May the new millennium be a time when you -- and I -- find the strength to give the world and our creator the very fight of our life.


My breath curled in the night as I peered though the tall paned glass windows cut into the colonial fieldstone church. I stood in the a floodlight which illuminated the flat gravestones around me, most dated before 1850.

Inside, it was New Year's Eve, and a small collection of worshippers had gathered. We have not yet reached Epiphany, so lit candles were mounted on tall staffs affixed to the doored pews, a light reminiscent of the century when this church was built.

In the window before me, beyond a welcoming pillar candle in its hurricane glass, base decked with evergreens, I saw the Anglican liturgy being played out. 2000 years of Christianity had come to this moment, one of many such moments being played out around the world. The call and response of alleluia, the ritual words all brought a tear to my eye.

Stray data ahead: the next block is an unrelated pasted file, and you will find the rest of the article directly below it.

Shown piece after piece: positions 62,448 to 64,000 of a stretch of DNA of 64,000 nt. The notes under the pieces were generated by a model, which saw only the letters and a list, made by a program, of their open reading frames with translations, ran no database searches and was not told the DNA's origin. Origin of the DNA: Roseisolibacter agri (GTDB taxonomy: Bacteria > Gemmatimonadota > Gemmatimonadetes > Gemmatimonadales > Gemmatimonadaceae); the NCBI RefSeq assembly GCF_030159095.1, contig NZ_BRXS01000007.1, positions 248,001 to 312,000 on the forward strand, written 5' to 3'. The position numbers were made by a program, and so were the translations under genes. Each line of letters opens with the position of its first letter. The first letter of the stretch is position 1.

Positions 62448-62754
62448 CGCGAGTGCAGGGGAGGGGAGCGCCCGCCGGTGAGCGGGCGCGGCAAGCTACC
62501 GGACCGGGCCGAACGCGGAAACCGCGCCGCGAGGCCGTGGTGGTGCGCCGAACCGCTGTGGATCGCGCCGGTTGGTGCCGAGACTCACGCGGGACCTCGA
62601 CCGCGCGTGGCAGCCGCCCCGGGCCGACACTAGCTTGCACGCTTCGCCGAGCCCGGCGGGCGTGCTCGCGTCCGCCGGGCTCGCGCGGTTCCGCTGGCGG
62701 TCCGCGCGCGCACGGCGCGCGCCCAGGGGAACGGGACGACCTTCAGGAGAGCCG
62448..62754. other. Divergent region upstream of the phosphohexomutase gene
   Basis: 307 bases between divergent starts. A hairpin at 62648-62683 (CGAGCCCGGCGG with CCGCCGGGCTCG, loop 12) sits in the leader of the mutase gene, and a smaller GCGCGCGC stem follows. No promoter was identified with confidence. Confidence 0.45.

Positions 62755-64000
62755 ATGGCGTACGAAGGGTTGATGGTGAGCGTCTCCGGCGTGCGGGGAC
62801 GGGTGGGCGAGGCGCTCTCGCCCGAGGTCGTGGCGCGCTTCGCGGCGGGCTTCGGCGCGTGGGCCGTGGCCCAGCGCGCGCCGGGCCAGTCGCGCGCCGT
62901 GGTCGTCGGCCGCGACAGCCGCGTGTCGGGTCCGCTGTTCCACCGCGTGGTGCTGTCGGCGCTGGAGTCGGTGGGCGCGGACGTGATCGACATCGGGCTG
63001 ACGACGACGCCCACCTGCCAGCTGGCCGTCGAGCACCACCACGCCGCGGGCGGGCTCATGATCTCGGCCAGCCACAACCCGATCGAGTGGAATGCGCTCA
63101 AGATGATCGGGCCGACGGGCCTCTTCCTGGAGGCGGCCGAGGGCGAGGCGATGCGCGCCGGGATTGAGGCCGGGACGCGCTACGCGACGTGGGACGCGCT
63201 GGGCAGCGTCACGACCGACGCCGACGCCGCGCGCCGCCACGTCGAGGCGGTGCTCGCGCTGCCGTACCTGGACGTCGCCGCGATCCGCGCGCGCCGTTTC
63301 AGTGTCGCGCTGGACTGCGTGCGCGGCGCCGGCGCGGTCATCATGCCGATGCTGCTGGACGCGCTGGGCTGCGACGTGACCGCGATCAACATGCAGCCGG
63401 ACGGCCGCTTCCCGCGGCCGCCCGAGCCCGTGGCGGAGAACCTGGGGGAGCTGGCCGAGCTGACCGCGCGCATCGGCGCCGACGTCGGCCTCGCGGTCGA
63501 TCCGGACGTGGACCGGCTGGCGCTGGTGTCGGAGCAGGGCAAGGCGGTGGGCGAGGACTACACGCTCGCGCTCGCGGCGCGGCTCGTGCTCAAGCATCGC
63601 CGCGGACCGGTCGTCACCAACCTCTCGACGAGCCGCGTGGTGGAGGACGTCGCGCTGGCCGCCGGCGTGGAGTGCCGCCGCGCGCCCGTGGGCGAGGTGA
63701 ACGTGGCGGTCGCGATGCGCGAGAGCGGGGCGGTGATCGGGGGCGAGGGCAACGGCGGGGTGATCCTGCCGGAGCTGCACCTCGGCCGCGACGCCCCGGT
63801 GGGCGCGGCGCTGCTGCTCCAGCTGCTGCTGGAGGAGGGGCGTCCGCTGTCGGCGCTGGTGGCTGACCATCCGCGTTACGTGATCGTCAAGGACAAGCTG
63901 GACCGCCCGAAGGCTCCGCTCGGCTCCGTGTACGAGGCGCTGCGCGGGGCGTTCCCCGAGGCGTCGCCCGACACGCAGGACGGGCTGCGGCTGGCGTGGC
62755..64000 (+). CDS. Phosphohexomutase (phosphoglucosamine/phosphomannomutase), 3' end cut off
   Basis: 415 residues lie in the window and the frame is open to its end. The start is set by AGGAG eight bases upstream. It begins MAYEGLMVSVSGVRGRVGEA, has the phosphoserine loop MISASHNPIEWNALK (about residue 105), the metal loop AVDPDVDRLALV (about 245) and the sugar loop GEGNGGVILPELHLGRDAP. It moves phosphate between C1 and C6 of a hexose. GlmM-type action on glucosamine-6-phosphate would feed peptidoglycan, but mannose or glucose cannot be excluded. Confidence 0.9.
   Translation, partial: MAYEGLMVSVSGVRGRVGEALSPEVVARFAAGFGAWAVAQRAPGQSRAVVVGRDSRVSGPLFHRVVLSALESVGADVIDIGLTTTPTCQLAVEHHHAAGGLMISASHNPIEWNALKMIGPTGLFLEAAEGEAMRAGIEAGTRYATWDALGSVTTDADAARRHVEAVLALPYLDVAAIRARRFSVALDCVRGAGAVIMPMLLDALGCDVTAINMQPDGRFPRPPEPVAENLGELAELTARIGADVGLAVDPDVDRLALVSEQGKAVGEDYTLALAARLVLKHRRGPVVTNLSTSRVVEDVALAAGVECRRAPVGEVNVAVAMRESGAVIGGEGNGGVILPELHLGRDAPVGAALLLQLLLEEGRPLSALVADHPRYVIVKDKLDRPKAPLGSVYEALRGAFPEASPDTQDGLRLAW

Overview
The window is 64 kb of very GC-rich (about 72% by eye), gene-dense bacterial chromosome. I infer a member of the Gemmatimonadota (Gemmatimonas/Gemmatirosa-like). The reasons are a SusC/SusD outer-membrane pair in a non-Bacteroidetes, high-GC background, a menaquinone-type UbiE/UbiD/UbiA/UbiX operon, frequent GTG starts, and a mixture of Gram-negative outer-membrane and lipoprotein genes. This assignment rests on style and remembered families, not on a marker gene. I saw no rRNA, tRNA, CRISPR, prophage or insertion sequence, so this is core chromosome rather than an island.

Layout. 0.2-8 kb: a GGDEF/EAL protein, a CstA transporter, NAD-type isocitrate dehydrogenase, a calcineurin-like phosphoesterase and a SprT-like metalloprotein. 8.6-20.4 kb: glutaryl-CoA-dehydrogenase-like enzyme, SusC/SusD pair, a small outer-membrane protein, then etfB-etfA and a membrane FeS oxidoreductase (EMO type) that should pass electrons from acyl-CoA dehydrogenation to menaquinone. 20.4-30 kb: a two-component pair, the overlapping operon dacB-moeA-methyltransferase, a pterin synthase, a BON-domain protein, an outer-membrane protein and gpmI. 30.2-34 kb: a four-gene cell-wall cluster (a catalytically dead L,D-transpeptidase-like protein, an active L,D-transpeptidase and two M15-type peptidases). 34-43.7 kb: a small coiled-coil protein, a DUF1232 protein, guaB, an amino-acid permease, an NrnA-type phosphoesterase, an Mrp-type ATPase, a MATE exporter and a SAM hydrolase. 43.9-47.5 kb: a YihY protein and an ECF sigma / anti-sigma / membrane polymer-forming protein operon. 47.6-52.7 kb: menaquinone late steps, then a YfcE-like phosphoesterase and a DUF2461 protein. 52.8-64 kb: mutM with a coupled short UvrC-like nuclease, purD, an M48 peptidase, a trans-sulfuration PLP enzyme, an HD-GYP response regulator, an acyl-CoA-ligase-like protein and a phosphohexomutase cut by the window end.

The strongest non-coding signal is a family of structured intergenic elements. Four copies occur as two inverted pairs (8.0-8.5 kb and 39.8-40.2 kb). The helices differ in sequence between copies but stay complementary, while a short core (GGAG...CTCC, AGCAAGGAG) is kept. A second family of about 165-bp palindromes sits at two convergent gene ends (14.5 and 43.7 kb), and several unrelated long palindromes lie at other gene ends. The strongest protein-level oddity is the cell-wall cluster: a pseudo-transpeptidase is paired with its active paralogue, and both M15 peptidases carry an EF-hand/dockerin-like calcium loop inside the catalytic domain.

This was the faith of my childhood, or at least the ritual of my childhood -- faith was not big in a home run by an engineer and a broken-hearted narcissist. The red and gilt vestments, the stance of the clergy and altar servers, even the organ music that filtered though the walls -- praise God from whom all mercies flow -- were threaded though my life.

Why did I stand outside, shivering in the cold clear night? It was because while I was dressed in my millennial finery -- black velvet, silver mesh, sparkling jewelry, and elaborate makeup, my face a work of art -- I chose not to enter.

My gloved hand touched the rough stones and I knew I could walk right though them -- after all, the door just around the corner was ajar. But I chose not to join the crowd.